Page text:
We hope that this helps to make your computing environment a safer one.
If you find a USB drive (thumb drive, memory stick, or pen drive) on the ground outside your office, or when you are out and about, please do NOT put it in your computer.
There are so many hacks that can be executed from a found drive, that can do everything from auto installing malware, to quite literally causing physical damage to the circuitry in your computer. Don't take the chance.
The Red Cross has a new app for phones and tablets that is geared to helping young children learn the drills to be safe during emergencies like Earthquakes, Fire, Flood, and Severe Storms.
Look for more information here: http://www.redcross.org/monsterguard
U.S. Department of Homeland Security / Secure Community Network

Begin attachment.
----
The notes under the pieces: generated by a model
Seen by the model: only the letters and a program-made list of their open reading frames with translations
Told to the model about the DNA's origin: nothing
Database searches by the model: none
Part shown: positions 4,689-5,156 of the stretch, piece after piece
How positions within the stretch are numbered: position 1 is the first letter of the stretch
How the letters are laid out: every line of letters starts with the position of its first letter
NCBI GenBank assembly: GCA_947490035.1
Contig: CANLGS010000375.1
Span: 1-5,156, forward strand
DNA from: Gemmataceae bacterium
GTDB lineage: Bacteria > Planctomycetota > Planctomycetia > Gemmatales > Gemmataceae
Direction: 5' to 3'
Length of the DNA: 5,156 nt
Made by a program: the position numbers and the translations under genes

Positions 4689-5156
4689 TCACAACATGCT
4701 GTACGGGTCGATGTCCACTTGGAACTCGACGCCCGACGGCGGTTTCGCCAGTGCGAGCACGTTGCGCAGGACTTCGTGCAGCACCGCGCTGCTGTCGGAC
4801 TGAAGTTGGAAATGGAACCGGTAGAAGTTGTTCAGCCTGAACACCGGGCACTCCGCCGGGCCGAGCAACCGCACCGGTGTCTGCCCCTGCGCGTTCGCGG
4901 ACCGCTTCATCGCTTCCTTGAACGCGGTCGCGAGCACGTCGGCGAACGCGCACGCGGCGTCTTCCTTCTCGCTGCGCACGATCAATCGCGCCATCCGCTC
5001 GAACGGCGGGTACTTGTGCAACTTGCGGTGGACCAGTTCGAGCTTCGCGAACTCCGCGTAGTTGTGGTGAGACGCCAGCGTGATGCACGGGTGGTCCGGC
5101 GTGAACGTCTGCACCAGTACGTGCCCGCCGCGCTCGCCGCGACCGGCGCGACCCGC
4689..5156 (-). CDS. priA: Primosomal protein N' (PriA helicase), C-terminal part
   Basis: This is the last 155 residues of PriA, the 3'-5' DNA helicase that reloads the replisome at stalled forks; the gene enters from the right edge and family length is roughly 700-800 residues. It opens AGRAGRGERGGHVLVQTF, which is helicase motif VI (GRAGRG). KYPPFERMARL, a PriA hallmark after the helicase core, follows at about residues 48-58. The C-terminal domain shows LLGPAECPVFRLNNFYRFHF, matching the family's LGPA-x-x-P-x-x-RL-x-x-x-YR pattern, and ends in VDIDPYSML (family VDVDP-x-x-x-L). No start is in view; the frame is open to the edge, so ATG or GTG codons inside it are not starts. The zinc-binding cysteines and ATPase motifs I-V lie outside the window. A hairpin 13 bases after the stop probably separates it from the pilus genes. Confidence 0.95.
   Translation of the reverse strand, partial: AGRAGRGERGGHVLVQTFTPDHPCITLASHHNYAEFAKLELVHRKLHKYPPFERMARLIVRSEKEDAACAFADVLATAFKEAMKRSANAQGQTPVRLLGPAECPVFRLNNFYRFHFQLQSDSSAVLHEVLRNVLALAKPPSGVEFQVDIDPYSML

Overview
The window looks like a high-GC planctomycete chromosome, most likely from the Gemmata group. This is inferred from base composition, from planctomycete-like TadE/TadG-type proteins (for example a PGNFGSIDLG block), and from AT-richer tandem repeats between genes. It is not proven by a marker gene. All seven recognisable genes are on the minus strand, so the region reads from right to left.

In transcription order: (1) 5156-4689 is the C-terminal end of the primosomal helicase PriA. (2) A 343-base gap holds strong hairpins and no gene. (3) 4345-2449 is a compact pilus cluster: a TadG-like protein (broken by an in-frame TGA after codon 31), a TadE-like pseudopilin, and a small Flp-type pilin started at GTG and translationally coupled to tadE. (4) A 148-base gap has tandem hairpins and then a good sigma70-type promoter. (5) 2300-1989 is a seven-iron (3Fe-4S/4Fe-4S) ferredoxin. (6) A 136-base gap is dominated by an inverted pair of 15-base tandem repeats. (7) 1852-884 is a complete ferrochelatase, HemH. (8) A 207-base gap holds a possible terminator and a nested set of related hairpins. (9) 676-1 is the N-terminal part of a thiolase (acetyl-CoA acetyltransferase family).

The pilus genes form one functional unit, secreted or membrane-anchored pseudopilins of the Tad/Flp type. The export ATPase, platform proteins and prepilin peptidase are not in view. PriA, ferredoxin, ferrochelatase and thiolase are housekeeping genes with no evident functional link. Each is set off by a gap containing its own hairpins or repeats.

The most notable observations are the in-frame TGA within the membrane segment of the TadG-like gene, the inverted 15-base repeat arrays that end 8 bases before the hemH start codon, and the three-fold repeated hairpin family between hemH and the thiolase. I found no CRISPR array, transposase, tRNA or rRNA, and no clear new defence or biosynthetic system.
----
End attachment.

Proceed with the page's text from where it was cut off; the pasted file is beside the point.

Jewish Community Outreach
Jewish Federation of Greater Seattle / SAFE Washington
DATE: March 1st 2015
LOCATION: (Will be announced with RSVP Confirmation)
This session will also be Broadcast on the SAFE Washington Network using GotoMeeting for those that cannot attend in person.
BACKGROUND: In the past year, there have been multiple attacks against the Jewish community to include the January 2015 raid on a kosher food market in Porte de Vincennes, France where 19 Jewish patrons were held hostage and four of the patrons eventually murdered; the December 2014 stabbing attack at the Chabad-Lubavitch Headquarters in Brooklyn, NY; and the fatal shootings at the Kansas Jewish Centers in April 2014.
In an effort to enhance security within the Jewish Community, the Department of Homeland Security Deputy Secretary conducted an initial call with senior Jewish community leaders on December 11, 2014, to coordinate heightened outreach. This Jewish Community Outreach will continue previous collaborative efforts.
Who should attend? Leaders of an agency, synagogue, or those responsible for the safety and welfare of their constituents & staff members.